Broadcast, Flipped Crushed and Chewed

But this will all change next see, in several places including the USA and UK, "Broadcasting", according to the definition above, will be shut off.   There's plenty of politics behind this.  You see, broadcast waves are a low frequency, (VHF 54-88Mhz) which makes them desirable for long range, high power output transmissions.  CBC Winnipeg transmits with a video power of 100,000 watts and audio power of 20,000 watts over 87.7Mhz I believe.  Once reclaimed, the government can reallocate these frequencies for other uses and cha-ching.  Broadcast TV will be gone, and the only way to receive Television will be to pay for it.  What's been Free for decades, let me say that again, DECADES, will now only be available if you pay.  Furthermore, the broadcast flag, if successfully lobbied in the US legal/political system will prevent you from recording certain shows, IMHO to increase T! V show season DVD sales.  

All the assumptions

So....  Now you're paying for your shows.  You're paying for the content to be delivered into your home, every last bit of it.  You're even paying for the commercials....  But is there a legal restriction of what you can do once it's in your home?  Granted you may not re-distribute, but, lets say you had the money and the desire to put a 5 minute delay loop into the TV in your house so you could filter the "wardrobe malfunctions" in between the time you see it, and when it gets delivered to you child's TV downstairs, would this be legal?  Now, if you can delay 5 minutes, why not delay 3 days?   I've read the policy from my cable provider and it makes no reference to this, so I assume there's no legal issue.  So, does that mean it's fully legal for me to delay content?  Well.  I've just re-worded what we've all been doing for years, videotaping shows.  We've come full ! circle.

It all boils down to this (yup, I'm almost done)

1. We know that you're already paying for TV. (once the broadcasts are gone) everyone who has a TV signal, is paying monthly for TV.
2. We assume that you can record, for later use, your TV shows
3. Never, ever have I nor anyone I know been arrested, charged etc. for taping a show and/or lending said recording to a friend to catch up.
4. Any TV show that was on the cable transmission, which I paid for, technically I should be licensed to watch.
        - So it's nobody's business but my own how I recorded it or how I watched it.
                  - If I missed recording said show, and I have 5,000,000 friends online that recorded the show, downloading it is merely, borrowing their recording.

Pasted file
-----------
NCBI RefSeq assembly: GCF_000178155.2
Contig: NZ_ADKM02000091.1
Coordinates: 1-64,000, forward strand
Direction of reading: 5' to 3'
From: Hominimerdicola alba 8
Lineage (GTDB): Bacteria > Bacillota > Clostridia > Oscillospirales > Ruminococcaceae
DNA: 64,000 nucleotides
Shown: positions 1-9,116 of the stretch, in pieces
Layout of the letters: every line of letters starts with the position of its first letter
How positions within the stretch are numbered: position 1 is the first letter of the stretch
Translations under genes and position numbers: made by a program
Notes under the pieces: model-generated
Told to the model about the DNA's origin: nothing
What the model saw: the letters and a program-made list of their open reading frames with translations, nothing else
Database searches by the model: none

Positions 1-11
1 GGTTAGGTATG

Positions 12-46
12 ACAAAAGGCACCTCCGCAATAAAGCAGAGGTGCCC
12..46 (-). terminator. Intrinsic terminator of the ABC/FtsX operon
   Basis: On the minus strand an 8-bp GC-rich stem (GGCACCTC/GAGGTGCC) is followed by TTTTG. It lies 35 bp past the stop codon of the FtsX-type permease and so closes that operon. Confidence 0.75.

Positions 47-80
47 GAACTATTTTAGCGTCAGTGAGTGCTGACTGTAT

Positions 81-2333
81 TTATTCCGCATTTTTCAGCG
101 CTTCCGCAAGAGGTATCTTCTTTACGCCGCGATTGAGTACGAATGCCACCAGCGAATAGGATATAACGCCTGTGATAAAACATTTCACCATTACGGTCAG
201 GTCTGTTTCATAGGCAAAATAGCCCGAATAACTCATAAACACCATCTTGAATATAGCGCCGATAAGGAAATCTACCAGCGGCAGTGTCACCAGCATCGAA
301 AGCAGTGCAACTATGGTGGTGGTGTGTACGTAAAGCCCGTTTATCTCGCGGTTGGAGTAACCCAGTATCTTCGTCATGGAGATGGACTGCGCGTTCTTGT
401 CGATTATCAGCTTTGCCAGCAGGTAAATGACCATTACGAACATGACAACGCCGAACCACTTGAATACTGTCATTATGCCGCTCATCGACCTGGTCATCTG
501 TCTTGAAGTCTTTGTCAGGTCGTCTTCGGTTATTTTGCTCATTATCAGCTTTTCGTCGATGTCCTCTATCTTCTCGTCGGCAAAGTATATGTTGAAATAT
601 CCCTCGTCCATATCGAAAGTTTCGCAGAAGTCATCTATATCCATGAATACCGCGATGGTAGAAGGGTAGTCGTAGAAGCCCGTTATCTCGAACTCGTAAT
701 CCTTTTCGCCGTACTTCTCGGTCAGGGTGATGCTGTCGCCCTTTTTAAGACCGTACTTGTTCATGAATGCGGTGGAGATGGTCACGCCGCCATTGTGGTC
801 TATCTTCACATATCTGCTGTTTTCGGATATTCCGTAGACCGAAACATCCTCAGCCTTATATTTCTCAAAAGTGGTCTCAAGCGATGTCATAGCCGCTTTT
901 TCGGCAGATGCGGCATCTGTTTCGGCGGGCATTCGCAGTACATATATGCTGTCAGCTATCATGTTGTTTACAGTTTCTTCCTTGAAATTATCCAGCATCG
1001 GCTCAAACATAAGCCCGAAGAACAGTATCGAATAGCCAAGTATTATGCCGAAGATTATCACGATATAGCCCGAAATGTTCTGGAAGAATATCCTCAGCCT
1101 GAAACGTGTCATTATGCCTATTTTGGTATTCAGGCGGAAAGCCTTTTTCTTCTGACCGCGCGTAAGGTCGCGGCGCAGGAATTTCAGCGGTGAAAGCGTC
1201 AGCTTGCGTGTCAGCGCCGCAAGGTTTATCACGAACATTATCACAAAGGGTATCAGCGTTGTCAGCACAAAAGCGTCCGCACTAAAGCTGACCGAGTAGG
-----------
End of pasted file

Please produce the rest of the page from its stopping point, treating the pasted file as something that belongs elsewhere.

Now, when I've established that 1. TV is free, even though we pay for it, and 2. that we already pay for the TV show, WHY ON GOD'S EARTH would anybody pay TWICE for the exact same thing?  The corporations are gouging you, and you're taking the bait.  Why would you pay a single penny for something you've already paid for?   Seriously..... am I stupid, or is this completely backwards?  Somebody give me my sanity back.


gfroese said...

I have zero issues with downloading television shows to watch later, in fact, that is the only way I watch Alias (the only show I remotely follow). I can't get to the TV when it is on, and my VCR doesn't work, so I download it and watch it at my convenience.

And that what this gouging is all about. Convenience. It is much more convenient for most people to pay the one or two bucks to get a show from a very reliable source, than to hunt around the net for a torrent file and hope it comes in. Multiply that convenience factor by 100 times for people who are not technically inclined.

And it makes sense from a business perspective as it obviously costs the network money to make shows available for download, and they decided to recoup the money directly for the service of offering these downloads. This keeps the money flowing in and out from the same business line. There is no thought of using the financial resources from other channels of business to fund something like this.

After all that, I'd still never pay to use a service like that, but I would more than gladly suffer through an ad or two to get the service for free.

Brad said...

Torrent, torrent, torrent! I love you, torrents! I'm done overpaying for crappy product.